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They fought three hours by the day,
Till at last the wild-boar-he ran away,
Cut him down!

Cut him down!”

This delightful ballad of "Bangum and the Boar” Trip sang all to himself, for by this time we were about getting to sleep. Whether this version is a correct one, Heaven only knows! But we give it here as Trip sang it, and the probability therefore is that it is a good deal mixed up. Be this as it may, it is a very remarkable lyric, and worthy of being preserved in this chronicle as a specimen of our earlier and ruder song.

About this time some drops of rain fell down heavily upon the leaves of the forest-premonitory of what was in store for us; and in five minutes more, we, our camp, and everything around, were drenched. As it seemed to be a rather settled, steady pouring down of the clouds, without any wind or noise of any sort about it-and as there was no help for it, the hunters secured the fire as well as they could (covering it over partially with some pieces of hemlock-bark); when, rooting ourselves about among each other like a litter of pigs in a barnyard, we soon fell asleep, in defiance of the pitiless elements.



UNDISTURBED by any of the wild beasts, we slept through the rain until broad daylight, when we crawled out of our litter, and started the nearlyextinguished fire. The rain had ceased to fall sometime in the night; but the mist covered the mountains and enveloped the river; the forest was everywhere dripping wet, and for a while it was rather cheerless as we sat drooping before the slow fire. Soon, however, the flames took hold of the wood, and, as the blaze spread, our spirits revived.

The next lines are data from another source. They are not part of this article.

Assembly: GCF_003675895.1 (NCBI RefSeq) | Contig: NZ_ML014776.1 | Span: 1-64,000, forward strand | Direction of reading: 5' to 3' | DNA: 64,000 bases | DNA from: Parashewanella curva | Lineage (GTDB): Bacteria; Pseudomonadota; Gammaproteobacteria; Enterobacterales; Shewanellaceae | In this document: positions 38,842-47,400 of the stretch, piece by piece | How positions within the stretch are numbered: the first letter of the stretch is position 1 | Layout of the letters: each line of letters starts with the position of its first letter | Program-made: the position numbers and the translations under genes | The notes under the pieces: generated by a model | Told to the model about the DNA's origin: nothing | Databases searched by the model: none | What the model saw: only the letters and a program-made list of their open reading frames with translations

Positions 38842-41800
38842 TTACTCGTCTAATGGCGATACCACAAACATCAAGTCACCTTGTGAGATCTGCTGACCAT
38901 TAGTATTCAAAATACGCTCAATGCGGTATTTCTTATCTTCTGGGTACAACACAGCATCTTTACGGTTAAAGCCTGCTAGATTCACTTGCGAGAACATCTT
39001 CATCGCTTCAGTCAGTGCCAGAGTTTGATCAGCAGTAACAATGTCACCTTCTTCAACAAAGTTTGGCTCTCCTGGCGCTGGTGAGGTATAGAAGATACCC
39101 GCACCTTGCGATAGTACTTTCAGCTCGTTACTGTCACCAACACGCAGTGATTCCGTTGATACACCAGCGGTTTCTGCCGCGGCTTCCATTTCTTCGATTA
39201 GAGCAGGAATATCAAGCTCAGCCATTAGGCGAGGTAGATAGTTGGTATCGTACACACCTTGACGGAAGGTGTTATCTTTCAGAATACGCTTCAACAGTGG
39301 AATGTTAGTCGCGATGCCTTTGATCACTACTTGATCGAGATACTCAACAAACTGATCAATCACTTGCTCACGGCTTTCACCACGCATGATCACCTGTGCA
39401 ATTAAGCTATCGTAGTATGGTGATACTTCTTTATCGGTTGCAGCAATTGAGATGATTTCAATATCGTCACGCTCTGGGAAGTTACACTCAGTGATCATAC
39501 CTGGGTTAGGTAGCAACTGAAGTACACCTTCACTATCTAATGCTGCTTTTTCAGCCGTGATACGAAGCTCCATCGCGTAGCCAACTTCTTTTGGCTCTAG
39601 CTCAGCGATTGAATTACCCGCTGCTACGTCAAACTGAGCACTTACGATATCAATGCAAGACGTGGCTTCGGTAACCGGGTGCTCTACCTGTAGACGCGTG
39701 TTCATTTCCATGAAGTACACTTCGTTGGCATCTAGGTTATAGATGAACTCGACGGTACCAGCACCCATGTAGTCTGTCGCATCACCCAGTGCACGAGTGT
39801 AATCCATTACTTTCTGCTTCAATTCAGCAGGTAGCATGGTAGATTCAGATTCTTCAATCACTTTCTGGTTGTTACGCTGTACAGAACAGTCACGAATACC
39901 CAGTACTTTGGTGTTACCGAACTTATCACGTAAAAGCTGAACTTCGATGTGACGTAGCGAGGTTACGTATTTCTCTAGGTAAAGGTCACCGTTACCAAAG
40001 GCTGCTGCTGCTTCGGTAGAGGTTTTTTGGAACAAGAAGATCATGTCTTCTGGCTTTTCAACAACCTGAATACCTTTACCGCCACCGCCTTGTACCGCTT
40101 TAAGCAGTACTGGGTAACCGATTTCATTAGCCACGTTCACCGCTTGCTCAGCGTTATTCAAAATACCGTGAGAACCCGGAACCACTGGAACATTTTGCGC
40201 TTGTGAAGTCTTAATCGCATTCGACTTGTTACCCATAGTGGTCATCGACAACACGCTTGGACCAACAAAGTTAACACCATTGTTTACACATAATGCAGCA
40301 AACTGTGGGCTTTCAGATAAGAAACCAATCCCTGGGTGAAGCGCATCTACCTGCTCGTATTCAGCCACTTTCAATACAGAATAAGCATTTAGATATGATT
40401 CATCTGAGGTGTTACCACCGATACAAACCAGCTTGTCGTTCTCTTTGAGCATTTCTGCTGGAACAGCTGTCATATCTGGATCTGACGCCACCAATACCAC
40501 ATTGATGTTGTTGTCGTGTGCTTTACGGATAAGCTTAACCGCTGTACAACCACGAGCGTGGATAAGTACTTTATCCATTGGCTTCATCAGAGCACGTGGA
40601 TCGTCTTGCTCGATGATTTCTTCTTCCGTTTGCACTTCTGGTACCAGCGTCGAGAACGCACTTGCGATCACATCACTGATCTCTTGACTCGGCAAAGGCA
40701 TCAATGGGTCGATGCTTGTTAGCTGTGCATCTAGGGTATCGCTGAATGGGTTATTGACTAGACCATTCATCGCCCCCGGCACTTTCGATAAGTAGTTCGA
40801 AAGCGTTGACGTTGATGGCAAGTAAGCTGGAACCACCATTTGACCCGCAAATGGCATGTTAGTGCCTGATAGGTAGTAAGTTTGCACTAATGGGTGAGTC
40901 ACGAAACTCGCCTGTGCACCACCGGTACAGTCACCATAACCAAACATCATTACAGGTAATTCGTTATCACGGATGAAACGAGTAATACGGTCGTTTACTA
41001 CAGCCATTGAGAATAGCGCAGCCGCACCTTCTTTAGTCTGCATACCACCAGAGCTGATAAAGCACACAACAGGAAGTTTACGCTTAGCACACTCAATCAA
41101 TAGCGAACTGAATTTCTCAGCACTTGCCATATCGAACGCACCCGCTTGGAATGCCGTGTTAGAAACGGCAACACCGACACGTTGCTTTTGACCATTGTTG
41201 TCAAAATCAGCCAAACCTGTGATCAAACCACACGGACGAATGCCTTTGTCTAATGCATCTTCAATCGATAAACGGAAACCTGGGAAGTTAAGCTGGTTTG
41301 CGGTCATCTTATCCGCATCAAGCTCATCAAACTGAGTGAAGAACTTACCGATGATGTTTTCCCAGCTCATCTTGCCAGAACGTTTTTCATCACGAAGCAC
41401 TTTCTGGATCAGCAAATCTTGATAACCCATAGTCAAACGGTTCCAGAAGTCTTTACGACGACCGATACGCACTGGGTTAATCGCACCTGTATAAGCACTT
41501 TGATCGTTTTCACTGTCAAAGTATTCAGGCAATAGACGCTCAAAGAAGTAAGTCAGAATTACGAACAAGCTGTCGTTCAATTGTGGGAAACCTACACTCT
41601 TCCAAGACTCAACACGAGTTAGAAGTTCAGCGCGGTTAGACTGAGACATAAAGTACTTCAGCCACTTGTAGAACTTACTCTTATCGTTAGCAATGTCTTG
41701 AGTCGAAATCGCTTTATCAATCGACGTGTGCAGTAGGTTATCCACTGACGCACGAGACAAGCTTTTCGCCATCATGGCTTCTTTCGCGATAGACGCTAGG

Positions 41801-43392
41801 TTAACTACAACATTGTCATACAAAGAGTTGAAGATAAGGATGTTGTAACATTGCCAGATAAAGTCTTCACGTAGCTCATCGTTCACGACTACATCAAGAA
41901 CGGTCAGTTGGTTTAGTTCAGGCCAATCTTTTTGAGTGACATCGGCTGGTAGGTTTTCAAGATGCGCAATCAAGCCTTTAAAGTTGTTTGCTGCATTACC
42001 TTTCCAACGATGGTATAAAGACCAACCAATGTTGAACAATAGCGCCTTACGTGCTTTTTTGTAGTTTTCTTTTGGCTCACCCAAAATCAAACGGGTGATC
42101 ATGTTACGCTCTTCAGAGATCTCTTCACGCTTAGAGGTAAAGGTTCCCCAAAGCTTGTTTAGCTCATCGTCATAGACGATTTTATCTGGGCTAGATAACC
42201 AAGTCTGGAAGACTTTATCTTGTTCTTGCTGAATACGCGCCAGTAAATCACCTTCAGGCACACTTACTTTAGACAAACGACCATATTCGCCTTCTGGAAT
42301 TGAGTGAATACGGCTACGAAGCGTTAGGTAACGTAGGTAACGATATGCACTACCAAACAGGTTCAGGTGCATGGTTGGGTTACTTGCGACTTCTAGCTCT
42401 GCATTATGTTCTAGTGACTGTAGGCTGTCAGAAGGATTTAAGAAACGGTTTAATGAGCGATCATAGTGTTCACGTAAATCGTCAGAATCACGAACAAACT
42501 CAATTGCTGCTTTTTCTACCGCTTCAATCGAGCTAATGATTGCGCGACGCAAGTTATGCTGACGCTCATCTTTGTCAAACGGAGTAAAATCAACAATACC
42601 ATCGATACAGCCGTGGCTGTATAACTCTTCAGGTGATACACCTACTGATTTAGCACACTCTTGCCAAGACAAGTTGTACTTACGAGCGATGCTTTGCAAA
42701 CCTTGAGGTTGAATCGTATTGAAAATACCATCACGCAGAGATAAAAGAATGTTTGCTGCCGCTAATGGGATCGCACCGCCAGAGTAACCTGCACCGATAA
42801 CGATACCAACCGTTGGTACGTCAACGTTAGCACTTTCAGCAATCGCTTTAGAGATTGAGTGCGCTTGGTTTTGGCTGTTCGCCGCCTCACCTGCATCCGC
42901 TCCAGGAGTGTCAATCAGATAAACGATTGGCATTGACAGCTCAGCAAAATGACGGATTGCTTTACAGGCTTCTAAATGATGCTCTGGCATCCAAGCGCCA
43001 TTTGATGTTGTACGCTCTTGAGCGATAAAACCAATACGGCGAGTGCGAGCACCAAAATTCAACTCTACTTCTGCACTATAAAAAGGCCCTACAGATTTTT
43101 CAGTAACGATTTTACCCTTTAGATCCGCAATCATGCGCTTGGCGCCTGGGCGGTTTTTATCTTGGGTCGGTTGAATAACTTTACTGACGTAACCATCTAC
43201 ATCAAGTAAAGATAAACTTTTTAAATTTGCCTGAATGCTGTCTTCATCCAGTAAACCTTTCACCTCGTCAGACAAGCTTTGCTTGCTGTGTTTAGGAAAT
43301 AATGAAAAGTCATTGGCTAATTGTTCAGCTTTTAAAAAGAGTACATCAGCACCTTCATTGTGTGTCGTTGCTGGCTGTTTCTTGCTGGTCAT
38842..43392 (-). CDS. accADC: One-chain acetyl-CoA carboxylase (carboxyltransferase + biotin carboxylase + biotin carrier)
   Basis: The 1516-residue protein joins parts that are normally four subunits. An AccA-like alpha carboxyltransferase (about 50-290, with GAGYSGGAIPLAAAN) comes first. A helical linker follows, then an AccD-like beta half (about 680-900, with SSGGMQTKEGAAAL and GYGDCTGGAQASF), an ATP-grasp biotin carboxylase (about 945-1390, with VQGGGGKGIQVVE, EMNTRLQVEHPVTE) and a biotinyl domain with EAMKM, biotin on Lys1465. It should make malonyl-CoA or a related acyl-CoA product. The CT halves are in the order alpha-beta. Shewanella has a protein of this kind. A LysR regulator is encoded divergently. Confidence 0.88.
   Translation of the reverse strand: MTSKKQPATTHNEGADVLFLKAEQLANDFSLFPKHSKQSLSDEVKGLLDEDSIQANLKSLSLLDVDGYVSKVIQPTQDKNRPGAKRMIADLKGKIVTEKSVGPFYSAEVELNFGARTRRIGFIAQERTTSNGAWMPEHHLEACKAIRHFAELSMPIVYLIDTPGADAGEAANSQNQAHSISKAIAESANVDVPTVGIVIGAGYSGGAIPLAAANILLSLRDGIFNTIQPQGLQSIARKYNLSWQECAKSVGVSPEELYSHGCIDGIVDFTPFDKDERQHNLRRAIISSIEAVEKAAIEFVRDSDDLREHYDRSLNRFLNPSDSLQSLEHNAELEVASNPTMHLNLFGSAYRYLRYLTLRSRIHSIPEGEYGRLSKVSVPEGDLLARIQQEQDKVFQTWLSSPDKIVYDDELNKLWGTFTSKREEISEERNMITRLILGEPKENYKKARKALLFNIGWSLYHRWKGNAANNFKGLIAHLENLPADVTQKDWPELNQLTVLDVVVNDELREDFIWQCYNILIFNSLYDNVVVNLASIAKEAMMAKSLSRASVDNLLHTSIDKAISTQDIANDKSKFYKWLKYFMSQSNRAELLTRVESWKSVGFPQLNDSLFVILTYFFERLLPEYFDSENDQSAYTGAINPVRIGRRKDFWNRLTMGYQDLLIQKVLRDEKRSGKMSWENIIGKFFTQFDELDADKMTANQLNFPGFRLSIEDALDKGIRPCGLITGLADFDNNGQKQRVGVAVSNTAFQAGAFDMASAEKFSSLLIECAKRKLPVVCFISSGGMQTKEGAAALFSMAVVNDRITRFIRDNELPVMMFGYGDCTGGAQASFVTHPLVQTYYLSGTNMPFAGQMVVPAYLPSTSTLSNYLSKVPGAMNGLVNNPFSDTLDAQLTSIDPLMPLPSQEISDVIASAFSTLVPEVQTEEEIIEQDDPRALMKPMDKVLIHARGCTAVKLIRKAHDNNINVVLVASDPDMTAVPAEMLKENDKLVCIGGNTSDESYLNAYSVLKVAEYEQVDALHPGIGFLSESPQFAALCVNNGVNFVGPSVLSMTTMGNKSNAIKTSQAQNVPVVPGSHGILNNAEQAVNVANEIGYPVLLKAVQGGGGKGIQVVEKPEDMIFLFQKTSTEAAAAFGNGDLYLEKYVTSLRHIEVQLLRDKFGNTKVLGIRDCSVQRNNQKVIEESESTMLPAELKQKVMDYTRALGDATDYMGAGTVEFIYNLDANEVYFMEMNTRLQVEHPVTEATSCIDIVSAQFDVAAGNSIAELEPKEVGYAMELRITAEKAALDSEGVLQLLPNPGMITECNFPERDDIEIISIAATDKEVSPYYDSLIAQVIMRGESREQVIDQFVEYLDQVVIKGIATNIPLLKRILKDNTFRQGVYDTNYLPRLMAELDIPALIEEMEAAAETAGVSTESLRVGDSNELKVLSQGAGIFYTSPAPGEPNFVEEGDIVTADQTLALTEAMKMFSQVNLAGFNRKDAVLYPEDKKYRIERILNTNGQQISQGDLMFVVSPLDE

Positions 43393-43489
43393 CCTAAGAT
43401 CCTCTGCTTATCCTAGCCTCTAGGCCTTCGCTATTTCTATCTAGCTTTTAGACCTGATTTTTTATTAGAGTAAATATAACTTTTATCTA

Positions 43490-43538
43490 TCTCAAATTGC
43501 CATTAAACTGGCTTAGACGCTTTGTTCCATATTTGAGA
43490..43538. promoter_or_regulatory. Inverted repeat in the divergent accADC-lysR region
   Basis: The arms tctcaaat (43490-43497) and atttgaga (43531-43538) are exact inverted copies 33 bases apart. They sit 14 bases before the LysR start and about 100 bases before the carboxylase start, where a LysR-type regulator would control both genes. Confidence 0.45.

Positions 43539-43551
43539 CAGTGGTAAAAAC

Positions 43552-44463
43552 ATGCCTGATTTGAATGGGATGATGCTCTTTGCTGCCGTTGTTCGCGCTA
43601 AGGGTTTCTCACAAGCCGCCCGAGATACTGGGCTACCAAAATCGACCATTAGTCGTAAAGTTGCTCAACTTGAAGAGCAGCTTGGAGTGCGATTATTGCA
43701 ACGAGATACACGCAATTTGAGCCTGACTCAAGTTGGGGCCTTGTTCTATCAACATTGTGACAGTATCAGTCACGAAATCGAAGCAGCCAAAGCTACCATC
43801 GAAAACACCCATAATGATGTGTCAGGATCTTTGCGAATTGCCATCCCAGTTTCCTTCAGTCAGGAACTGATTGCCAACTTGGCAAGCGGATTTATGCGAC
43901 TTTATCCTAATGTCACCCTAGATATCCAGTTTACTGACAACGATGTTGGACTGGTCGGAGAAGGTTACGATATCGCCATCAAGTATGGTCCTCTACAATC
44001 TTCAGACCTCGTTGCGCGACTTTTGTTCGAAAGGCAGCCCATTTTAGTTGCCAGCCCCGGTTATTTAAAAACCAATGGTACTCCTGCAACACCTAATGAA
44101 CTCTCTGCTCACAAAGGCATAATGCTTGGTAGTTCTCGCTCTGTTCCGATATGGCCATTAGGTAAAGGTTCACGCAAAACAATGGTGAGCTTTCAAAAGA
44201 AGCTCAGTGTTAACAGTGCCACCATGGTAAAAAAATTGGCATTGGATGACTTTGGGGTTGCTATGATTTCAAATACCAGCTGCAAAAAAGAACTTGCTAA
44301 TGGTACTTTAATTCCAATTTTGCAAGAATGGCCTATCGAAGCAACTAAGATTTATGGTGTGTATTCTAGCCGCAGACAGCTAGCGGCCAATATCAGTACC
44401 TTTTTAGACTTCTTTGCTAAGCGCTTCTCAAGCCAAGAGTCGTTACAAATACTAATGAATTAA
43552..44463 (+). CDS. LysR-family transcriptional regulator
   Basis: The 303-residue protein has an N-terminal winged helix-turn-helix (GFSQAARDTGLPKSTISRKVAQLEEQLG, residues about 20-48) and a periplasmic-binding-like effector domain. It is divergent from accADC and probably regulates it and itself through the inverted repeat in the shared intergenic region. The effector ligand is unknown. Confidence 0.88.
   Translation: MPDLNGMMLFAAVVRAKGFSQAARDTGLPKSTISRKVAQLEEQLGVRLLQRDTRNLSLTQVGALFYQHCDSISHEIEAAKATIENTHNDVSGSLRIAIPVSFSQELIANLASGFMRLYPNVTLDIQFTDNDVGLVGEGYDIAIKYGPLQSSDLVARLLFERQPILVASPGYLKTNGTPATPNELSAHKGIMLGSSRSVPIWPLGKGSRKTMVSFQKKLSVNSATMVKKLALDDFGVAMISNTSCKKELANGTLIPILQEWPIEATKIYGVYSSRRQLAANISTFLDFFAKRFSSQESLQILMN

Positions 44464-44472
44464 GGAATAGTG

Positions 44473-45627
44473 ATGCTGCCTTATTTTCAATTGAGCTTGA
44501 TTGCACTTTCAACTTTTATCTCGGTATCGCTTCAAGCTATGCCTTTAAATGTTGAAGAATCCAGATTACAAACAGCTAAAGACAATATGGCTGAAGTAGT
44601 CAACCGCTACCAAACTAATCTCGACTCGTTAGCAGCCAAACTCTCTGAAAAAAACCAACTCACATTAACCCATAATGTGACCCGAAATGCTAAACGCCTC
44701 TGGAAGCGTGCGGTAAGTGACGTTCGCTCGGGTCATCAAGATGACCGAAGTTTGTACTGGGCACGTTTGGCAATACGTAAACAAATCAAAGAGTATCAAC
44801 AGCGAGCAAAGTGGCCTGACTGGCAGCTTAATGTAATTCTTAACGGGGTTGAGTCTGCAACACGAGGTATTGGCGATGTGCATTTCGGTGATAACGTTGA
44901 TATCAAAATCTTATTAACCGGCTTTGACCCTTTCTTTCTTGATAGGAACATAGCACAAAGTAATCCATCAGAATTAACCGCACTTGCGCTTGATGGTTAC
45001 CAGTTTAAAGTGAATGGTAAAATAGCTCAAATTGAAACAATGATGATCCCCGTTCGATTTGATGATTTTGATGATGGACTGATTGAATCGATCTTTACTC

The worst possible thing for a man to do, under any circumstances, is to sit down and droop: the very best, all the philosophers agree, is to go to work. So we picked up the hatchets and axe, and soon had a wagon-load of young hemlocks and firs upon the fire, making a flame that dried the atmosphere all around our villa. In doing this, it was discovered that we were as supple of joint and limb as if we had slept in moonshine; and when Triptolemus looked for his cold (which he had brought with him into the country), and couldn't

find it and Mr. Butcut felt himself lighter and freer in body than he had done since he startedit would have puzzled any one, coming fresh among us, to believe that we had slept out all night in the open air, in a drenching rain.

After breakfast, however, going beyond the encampment, and seeing everything still wet and uncomfortable, the hearts of some of the party began to fail them and it was proposed that we should

strike our camp for home.

"What! and not explore the stream, after coming out all the way here for the purpose!-Nonot so," said the artist, who wished to sketch the falls.

"Not so," repeated the Master, who wished to take some of the larger trout of the Blackwater.

"And you mean, then, to keep us out here another night in the rain !" exclaimed Peter. "I won't submit to it!"